Ultrasensitive Detection of Aerosol Precursors Including Ammonia
78830 The Department of Energy requires improved measurement techniques to quantify trace gas species in the atmosphere, in order to achieve further understanding of the formation of aerosols and their role in climate change. This project will combine a novel, ultra-sensitive, photo-acoustic detection technique with a high power, widely tunable mid-infrared laser source to enable rapid, sub-part-per-billion detection of a wide range of species including aerosol precursors such as ammonia and nitric acid. Key advantages of the technique are the ability to measure multiple gas species, the small size of the detector unit, and the absence of any requirement for cryogenic cooling in the system. In Phase I, a mid-infrared optical parametric oscillator (OPO) with an output power of 1 Watt will be developed as the excitation source for quartz-enhanced photo-acoustic spectroscopic (QEPAS) detection of multiple trace gas species. Direct absorption spectra of a variety of species will be acquired, and real-time concentration measurements of a calibrated trace gas sample will be performed using the QEPAS technique. Finally, an assessment of the technique in terms of its ultimate sensitivity and range of species detectable will be made, leading to a design for a Phase II multi-species detection system. Commercial Applications and Other Benefits as described by the awardee: The new system should provide a detection capability for wide variety of species with high sensitivity and should contribute to a wide range of industrial and scientific problems, including detection of impurities in gases used in semiconductor fabrication, measurement of hydrocarbon gas leaks in the petrochemical industry, studies of pollution sources and of aerosol formation for investigation of climate change.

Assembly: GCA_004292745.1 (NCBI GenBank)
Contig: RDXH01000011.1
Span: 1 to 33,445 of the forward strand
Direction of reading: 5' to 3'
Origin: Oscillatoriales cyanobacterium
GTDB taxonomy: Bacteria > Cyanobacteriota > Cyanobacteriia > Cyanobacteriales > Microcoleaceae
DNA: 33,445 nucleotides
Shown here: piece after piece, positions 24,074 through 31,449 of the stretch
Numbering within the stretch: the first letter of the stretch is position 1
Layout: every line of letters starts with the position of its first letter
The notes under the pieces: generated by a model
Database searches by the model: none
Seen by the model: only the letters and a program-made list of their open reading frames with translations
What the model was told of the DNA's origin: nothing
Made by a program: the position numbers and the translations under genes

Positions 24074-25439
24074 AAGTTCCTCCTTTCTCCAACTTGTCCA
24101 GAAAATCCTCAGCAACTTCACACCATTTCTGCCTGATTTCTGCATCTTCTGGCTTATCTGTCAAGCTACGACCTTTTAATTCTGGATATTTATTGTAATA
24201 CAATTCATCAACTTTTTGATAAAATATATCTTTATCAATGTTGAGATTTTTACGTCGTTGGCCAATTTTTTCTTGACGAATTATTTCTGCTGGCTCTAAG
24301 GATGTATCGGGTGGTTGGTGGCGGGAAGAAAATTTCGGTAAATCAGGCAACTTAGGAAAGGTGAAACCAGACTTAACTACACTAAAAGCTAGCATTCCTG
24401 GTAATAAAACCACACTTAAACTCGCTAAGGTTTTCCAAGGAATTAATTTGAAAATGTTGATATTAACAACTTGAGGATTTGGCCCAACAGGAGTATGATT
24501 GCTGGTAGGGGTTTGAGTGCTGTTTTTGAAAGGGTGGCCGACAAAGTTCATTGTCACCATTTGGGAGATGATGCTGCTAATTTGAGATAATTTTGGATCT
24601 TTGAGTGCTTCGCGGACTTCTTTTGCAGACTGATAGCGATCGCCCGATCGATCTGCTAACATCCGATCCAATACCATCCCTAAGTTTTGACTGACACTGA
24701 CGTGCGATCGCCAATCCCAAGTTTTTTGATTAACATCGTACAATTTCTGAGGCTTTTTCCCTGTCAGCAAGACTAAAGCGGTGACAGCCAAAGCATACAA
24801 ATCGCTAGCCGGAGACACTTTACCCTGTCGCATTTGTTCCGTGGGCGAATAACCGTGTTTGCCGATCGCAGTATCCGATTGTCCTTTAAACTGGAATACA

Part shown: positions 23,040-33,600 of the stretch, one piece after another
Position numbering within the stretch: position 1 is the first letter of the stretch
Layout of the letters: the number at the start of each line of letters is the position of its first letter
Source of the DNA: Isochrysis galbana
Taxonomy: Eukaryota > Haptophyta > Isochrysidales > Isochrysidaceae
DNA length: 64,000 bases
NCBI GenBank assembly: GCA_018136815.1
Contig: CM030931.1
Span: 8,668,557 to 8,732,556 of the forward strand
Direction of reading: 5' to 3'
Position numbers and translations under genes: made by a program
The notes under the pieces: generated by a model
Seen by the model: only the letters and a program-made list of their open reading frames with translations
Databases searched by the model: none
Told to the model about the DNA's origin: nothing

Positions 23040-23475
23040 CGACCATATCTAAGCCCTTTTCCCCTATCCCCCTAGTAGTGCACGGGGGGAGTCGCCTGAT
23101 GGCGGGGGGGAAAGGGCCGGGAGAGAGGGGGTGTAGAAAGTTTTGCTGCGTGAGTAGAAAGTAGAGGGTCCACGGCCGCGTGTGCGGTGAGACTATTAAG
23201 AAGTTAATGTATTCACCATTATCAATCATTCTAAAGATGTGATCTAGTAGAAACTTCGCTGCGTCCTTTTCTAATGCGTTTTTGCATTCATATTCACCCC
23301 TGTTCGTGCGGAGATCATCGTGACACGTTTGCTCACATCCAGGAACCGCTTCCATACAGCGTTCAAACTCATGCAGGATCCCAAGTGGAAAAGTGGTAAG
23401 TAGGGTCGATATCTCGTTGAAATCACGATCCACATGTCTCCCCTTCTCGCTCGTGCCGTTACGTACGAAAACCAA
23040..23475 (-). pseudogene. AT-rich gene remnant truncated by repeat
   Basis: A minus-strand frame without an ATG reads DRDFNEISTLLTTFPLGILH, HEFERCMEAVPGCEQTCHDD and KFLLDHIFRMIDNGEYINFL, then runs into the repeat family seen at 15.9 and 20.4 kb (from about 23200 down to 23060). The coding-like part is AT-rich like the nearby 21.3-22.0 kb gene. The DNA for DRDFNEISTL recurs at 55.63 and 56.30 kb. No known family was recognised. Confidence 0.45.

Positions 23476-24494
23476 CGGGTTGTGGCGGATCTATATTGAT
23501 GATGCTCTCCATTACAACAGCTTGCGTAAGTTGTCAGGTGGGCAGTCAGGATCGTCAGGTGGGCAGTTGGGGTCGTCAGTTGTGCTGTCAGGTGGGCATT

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11805 North Creek Pkwy S Suite 113 Bothell, WA 98011
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